During the year I deliberately vacation and interact with people who's beliefs are different than mine. I have vacationed with Taoists for the last 6 summers; I am challenged by simplicity and moderation, and they also help me be in touch with nature and relaxation. My international friend in Singapore is a Malay Buddhist and often shares spiritual thoughts. Even though I have a specific Higher Power to which I am dedicated, God surprises me sometimes by intereacting with me through various traditions. I qigong, which is a form of Tai Chi.

My Higher Power is important to me, so I want to promote that relationship most of all. When appropriate and not conflicting with my own beliefs, I also learn from these philosophical components of these other traditions when I can, too.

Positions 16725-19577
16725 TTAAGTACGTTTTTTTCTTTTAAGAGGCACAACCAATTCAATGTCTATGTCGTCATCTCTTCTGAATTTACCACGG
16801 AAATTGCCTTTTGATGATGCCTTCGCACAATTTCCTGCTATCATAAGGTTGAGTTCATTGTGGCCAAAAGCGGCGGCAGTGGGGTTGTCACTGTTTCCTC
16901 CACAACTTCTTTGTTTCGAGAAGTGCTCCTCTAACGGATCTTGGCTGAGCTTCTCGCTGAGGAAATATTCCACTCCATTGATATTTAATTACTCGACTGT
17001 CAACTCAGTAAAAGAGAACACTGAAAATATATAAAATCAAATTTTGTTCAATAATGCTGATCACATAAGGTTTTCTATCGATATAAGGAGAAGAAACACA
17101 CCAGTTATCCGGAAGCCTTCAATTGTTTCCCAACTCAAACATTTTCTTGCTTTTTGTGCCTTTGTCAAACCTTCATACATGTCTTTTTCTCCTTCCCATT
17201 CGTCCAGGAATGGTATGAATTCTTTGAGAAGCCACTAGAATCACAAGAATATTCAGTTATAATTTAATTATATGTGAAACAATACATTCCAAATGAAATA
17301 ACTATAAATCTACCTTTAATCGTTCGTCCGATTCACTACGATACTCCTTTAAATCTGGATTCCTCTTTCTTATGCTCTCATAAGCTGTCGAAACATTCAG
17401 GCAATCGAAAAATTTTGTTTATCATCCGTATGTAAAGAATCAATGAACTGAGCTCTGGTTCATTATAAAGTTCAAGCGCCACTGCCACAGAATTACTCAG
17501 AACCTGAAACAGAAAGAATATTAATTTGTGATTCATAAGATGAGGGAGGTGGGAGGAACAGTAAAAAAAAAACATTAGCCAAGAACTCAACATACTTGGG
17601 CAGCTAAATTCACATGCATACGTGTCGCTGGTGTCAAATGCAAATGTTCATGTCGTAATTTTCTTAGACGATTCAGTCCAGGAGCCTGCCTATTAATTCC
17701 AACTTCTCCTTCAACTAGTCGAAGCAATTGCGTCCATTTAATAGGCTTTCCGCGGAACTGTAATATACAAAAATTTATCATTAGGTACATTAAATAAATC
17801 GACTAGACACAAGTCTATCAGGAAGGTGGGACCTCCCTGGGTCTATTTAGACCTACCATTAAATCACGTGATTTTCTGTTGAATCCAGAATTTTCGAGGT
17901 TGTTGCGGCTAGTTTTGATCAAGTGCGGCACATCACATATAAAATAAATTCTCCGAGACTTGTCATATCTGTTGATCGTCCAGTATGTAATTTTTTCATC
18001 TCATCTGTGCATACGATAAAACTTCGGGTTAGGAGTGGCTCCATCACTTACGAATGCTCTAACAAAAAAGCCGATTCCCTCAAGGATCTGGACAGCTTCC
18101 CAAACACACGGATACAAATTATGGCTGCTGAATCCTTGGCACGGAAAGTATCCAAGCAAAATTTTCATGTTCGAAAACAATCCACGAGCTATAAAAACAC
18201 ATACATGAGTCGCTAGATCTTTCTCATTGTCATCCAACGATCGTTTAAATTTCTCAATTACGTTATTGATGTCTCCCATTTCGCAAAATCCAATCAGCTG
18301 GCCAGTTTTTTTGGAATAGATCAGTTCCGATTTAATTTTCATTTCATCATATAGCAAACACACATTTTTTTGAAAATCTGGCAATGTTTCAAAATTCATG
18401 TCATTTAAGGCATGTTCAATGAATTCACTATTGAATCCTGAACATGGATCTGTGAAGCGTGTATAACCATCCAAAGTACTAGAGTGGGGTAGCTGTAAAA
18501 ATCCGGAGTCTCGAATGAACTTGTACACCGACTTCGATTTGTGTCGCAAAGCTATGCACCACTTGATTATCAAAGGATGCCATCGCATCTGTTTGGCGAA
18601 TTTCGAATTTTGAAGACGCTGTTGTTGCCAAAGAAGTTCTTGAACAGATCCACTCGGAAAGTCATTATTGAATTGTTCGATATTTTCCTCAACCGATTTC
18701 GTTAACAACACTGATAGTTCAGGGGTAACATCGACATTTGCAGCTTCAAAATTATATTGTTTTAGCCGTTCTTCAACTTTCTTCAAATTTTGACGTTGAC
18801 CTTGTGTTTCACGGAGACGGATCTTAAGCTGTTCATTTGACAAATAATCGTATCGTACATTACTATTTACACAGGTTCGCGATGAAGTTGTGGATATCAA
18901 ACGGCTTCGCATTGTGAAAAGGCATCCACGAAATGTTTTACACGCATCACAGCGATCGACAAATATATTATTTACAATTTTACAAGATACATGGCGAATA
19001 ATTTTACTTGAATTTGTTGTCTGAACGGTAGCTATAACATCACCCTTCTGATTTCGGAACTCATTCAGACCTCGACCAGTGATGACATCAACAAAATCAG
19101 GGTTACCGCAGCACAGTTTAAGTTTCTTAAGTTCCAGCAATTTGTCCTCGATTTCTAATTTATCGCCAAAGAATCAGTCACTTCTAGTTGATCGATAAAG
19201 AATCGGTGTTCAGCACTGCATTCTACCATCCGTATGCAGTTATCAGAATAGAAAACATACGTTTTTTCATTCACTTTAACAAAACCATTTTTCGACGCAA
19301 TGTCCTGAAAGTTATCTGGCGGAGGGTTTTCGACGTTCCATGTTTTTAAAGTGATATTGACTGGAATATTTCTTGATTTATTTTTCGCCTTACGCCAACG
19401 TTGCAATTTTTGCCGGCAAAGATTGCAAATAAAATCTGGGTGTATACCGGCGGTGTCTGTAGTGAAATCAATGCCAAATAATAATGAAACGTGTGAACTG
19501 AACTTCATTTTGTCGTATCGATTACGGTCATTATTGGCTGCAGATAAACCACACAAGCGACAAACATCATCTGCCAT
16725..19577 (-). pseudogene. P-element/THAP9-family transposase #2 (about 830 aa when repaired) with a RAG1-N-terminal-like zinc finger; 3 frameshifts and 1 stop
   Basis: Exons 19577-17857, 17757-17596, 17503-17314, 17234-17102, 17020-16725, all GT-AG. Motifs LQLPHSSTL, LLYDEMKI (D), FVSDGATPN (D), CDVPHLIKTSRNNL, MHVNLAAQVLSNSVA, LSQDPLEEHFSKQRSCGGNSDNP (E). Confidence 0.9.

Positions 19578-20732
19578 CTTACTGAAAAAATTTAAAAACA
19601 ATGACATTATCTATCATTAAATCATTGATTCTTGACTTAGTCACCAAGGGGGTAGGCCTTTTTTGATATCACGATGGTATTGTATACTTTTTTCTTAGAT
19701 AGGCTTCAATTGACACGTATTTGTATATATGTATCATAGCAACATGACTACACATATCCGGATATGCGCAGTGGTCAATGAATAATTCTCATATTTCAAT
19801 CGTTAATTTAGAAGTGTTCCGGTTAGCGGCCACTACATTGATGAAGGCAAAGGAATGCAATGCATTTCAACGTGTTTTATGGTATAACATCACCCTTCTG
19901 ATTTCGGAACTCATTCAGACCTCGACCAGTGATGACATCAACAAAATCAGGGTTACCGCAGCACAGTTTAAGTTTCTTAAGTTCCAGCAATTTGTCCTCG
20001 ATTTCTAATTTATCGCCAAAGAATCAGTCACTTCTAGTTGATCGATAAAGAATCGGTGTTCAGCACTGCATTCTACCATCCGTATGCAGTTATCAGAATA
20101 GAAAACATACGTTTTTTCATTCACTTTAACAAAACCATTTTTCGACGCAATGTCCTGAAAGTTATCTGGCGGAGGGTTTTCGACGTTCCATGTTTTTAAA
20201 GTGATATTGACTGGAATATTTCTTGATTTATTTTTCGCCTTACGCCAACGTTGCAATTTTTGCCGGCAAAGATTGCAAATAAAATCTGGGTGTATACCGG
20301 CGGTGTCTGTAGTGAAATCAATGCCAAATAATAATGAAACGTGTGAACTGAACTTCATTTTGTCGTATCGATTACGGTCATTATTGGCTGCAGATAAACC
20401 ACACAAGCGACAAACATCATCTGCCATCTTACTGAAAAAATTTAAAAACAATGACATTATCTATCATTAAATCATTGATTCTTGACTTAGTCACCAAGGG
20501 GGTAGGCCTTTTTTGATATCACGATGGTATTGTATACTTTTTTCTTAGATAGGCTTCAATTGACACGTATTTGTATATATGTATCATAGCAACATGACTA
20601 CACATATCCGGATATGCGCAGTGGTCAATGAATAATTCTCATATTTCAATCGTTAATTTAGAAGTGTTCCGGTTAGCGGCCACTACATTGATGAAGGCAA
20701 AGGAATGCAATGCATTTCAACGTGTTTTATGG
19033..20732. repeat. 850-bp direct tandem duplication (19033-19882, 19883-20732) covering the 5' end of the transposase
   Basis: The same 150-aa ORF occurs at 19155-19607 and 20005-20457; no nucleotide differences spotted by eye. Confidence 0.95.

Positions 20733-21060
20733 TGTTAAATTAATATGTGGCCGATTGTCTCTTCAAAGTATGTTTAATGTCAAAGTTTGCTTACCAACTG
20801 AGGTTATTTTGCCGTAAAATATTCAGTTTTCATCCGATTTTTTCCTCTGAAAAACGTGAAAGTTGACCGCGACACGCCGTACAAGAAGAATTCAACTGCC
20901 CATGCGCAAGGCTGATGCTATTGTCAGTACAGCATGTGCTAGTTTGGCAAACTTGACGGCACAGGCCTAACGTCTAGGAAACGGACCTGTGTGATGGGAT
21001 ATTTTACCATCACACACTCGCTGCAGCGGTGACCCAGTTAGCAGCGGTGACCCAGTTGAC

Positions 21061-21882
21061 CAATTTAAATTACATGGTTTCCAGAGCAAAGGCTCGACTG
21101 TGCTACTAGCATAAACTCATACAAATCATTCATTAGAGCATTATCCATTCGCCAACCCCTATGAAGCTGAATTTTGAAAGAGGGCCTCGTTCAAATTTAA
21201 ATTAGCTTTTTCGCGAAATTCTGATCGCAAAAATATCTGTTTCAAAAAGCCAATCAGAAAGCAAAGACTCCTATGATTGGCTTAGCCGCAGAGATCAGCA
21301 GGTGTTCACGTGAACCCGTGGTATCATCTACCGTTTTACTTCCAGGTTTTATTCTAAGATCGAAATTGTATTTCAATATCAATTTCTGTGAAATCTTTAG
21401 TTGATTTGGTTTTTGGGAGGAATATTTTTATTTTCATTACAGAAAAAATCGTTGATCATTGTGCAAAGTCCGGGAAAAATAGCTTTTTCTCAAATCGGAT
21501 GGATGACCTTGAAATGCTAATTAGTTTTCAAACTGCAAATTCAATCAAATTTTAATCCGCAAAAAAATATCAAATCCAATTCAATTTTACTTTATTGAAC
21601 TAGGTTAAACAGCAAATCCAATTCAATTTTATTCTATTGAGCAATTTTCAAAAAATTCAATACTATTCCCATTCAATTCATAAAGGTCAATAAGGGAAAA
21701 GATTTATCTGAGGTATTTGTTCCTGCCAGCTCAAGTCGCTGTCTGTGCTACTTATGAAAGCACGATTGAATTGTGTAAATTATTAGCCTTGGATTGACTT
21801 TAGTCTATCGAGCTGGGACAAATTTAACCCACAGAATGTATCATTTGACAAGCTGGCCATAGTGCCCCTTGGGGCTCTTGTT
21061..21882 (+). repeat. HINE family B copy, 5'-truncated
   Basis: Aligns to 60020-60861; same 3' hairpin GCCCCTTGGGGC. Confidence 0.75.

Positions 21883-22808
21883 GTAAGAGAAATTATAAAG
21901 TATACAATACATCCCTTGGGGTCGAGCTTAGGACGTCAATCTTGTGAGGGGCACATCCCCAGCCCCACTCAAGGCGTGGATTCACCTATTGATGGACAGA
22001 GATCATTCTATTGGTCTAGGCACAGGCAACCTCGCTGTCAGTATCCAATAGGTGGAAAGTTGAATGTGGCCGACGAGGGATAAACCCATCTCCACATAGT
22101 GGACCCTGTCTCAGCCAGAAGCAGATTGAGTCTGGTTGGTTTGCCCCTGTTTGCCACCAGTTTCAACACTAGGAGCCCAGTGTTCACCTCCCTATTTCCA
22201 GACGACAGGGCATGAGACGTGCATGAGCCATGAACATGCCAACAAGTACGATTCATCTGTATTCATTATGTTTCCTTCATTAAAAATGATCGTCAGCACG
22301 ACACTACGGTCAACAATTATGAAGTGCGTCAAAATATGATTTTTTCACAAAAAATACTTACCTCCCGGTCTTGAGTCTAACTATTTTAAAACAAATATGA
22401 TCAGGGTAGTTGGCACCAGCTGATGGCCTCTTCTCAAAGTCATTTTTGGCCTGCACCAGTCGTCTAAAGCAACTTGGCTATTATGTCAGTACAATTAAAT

Let us know how things go! :)


Thank you, gals & guys, for being here! :)

I Qigong too.

I Qigong too. :)

hey Roses :)

Hi Roses!

How are you? :)

What kind of qigong do you like to do? :)

I just do beginner qigong; but hey, it works for me :)


Thank you, gals & guys, for being here! :)


i feel at peace with myself right now, thank you.
Well, for a while i took tai chi classes every week, and we used qigong to warm up, increase flow of and centre energy. I left due to problems i had yet to identify as procrastination, but i have kept hold of the qigong.

I can't say i have a set routine of it, but i use it often enough. And yes, i don't know what the exercises are called, but they do indeed work for me. And i don't know what kind of qigong you'd call it, it could well be beginner also!